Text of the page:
He does, but he doesn't

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He does, but he doesn't

Postby Alobha » Sun Feb 12, 2012 1:11 am

From Gifts He Left Behind - The Dhamma Legacy of Ajaan Dune Atulo

In 1979, Luang Pu went to Chantaburi to rest and to visit with Ajaan Somchai. On that occasion, a senior monk from Bangkok — Phra Dhammavaralankan of Wat Buppharam, the ecclesiastical head of the southern region of the country — was also there, practicing meditation in his old age, being only one year younger than Luang Pu. When he learned that Luang Pu was a meditation monk, he became interested and engaged Luang Pu in a long conversation on the results of meditation. He mentioned his responsibilities, saying that he had wasted a lot of his life engaged in study and administration work well into his old age. He discussed different points of meditation practice with Luang Pu, finally asking him, "Do you still have any anger?"

Luang Pu immediately answered,

"I do, but I don't pick it up."

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Re: He does, but he doesn't

Postby Lampang » Sun Feb 12, 2012 1:15 am

That's a really nice way of putting it.

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Re: He does, but he doesn't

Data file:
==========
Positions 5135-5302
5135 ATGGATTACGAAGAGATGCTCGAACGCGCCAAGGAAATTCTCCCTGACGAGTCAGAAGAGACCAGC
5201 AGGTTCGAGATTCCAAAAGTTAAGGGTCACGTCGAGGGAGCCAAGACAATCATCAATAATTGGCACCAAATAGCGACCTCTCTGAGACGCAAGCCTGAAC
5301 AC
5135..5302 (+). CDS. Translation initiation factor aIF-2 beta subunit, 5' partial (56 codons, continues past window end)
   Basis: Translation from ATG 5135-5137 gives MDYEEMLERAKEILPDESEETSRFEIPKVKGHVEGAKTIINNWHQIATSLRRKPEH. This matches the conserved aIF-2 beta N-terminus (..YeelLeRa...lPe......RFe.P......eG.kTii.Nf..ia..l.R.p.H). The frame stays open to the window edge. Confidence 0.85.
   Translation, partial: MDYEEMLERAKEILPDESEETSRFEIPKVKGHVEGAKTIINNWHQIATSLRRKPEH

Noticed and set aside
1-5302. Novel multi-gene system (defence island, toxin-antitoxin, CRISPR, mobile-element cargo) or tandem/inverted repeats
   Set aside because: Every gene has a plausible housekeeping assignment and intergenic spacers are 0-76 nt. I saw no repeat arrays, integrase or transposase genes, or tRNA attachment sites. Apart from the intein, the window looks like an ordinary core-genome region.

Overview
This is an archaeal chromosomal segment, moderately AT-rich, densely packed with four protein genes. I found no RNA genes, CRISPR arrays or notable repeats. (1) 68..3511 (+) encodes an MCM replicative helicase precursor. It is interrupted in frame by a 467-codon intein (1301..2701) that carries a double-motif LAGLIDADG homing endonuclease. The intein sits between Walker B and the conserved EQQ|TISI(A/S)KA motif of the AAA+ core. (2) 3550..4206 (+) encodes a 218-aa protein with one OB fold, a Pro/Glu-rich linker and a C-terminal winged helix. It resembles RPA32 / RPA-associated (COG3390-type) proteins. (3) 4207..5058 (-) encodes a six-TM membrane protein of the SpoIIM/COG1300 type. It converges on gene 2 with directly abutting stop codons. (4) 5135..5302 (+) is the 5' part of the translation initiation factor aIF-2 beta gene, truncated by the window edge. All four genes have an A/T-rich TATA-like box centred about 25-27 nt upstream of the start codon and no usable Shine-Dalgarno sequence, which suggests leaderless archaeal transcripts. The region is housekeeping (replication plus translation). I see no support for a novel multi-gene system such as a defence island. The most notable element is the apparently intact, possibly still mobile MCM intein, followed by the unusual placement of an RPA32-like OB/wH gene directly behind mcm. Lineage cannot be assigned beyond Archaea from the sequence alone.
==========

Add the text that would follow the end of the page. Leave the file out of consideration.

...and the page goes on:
Postby Cittasanto » Sun Feb 12, 2012 1:38 am

A similare story is in Ajahn Chahs Bography
it was a palm reading and the reader noticed he had lots of anger, Ajahn Chah simply said I do But I do not use it!

“Mendicants, these two [types of persons] defame the Tathāgata.
(The mendicants asked) What are the two [types of persons]?
(The Lord Buddha responded) The malicious, or the inwardly angry, and the one with (blind) faith or the one who holds things incorrectly.
Mendicants, these two [types of persons] defame the Tathāgata.”
Blog, Suttas, Aj Chah, Facebook.
"Others will misconstrue reality based on personal perspectives, firmly holding onto and not easily discarding them; We shall not misconstrue reality due to our personal perspectives, nor firmly holding them, but easily discarded."

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Re: He does, but he doesn't

Postby acinteyyo » Mon Feb 13, 2012 11:54 pm

I like this quote very much. I think it might introduce another way of seeing things. It could be interpreted in a way that for a highly skilled being on the path there still might be "phenomena" which from the standpoint of a puthujjana are considered suffering in a conventional sense but for the skilled being those "phenomena" are just what they are (in the seen only the seen, in the heard only the heard and so on...) so that because of seeing it for what it is no grasping, no I-making, me-making happens, which then as a result does not lead to suffering. From a ultimate pointe of view those "phenomena" are of course still suffering because of their characteristics but what I'm trying to say (and I don't find the right words) is this might give us a glimpse of how a highly skilled being may experience "phenomena" like pain, anger, aversion among others (which usually are labeled as unsatisfactory) kind of "untouched".

Hope someone can get something out of this post... :tongue:

best wishes, acinteyyo
Pubbe cāhaṃ bhikkhave, etarahi ca dukkhañceva paññāpemi, dukkhassa ca nirodhaṃ. (M 22)
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